By Emily Guerra
Nous aimons la mode française! Translation : We love French fashion! And why do we love it? Because it’s the home of haute couture. The author Kershner says it best: “High fashion began in 1715, when ladies from the court gathered a group of tailors and designers, and plotted out new, custom-made fashions on the spot. And Voilá: couture.” Soon after, couture kicked into high gear when Charles Frederick Worth, an Englishman, came to Paris to find fame and fortune in the fashion world and created what we now know as haute couture. He started things that we take for granted like staging fashion shows with live models and sewing labels into his pieces – the first branding!
Kershner fills in our fashion timeline: “By the 20th century, the bustle and corset disappeared, and French women took to loose-fitting undergarments and the sleek look of art deco infiltrated French fashion.” A familiar name that we all know very well lead this fashion movement. “Coco Chanel stripped fashion of excess material, frilly lace and the constraints of the past….And, rather than using more fabric, Chanel used beads and embroidery to decorate her clothes.” (“Coco Chanel” ). Among other things, she made the little black dress a classic, trousers for women fashionable, and is the woman who single-handedly started our whole mania for suntanning. But it wasn’t easy: many people turned up their noses to this new type of style at first. However, with styles that showed continuity and symmetry between the chest, waist, and rear, Chanel found her business exploding among women in Europe and America.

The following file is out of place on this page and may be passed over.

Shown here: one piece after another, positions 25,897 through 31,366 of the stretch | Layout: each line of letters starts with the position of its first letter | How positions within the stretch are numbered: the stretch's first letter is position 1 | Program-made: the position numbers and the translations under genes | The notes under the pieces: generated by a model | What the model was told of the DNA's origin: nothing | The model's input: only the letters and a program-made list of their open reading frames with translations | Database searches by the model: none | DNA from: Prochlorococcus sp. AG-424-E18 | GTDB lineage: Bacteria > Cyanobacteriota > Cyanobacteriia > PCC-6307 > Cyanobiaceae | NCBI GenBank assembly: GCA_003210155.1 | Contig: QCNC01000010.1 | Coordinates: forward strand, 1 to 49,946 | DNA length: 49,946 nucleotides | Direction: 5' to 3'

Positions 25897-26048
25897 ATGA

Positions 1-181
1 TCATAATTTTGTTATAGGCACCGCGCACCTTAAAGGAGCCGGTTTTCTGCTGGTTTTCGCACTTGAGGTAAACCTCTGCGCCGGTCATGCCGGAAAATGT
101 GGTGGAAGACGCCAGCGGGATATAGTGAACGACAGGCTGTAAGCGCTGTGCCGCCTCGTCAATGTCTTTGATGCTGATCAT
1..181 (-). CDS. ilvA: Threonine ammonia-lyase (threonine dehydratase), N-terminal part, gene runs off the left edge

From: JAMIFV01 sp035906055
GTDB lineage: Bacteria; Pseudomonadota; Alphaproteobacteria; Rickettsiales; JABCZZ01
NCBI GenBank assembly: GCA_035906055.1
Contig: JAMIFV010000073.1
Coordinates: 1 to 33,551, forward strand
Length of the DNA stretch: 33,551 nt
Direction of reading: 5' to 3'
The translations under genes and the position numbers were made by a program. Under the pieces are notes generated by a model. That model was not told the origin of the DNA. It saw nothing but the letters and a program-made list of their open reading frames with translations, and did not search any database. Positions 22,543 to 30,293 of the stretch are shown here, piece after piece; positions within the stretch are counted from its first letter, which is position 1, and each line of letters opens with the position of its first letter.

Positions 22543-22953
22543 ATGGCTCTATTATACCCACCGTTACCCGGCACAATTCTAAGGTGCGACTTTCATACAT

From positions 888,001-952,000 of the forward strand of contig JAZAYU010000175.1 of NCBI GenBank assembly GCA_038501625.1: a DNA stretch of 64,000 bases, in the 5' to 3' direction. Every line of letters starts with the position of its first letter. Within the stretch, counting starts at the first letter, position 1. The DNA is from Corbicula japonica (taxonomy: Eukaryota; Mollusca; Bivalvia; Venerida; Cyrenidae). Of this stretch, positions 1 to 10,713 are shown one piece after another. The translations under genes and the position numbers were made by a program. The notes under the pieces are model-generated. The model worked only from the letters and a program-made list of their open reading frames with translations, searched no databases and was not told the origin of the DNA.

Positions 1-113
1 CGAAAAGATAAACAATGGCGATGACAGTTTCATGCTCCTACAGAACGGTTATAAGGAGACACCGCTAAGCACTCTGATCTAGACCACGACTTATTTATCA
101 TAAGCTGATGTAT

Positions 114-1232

French fashion eventually emerged into the art genre called “surrealism”. Kershner writes, “Designers made hats that looked like shoes and evening dresses printed with not entirely elegant giant lobsters. These bizarre looks continue in haute couture today. Lady Gaga, for one, should be grateful to the French for their foresight whenever she pulls her meat dress out of the hamper.” Where can you personally see the roots of fashion surrealism? By checking out the Metropolitan Museum of Art’s upcoming exhibit:Schiaparelli and Prada: Impossible Conversations exhibition, which opens in May.
Nowadays, street fashion in France can be defined with neutral colors, statement accessories and classic pieces. Parisians say, “Leave your hoodies and matching sweatpants, white tennis shoes, shorts and bright colored nylon windbreakers at home. If you dress nicely, you’ll be rewarded with better treatment in cafés, shops and restaurants” (“What to wear,” ).
French influences aren’t only seen on the streets of Paris, but also within the collections of designers all over the world. The Elizabeth and James designers (AKA, Mary-Kate and Ashley Olsen) created their Spring/Summer 2011 collection with French inspiration that had a touch of femininity with a modern and urban twist. The line featured neutral colors often see in modern French fashion.
EQ:IQ from Hong Kong also created a French-inspired collection in 2009 that brought forth feminine blouses, little black dresses and sliming trouser pants.
And of course, we couldn’t forget the label that is the essence of French fashion, Christian Dior. The fashion house that gave the world the “New Look” in 1947 continues to showcase elegant dresses, bold, hourglass silhouettes and classic colors. So even if you can’t afford couture prices but want a French-inspired look, just remember the words of Christian Dior: “Simplicity, good taste and grooming are the three fundamentals of good dressing and these do not cost money”.
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Christian dior quotes. (n.d.). Retrieved from http://www.enjoy-your-style.com/christian-dior-quotes.html
Coco chanel: The 1920s fashion designer who changed the face of style. (n.d.). Retrieved from http://www.1920s-fashion-and-music.com/Coco-Chanel.html
Kershner, K. (n.d.). Traditional french clothing. Retrieved from http://people.howstuffworks.com/culture-traditions/national-traditions/french-tradition3.htm
What to wear in paris, france. (n.d.). Retrieved from http://www.parisescapes.com/paris_wear.html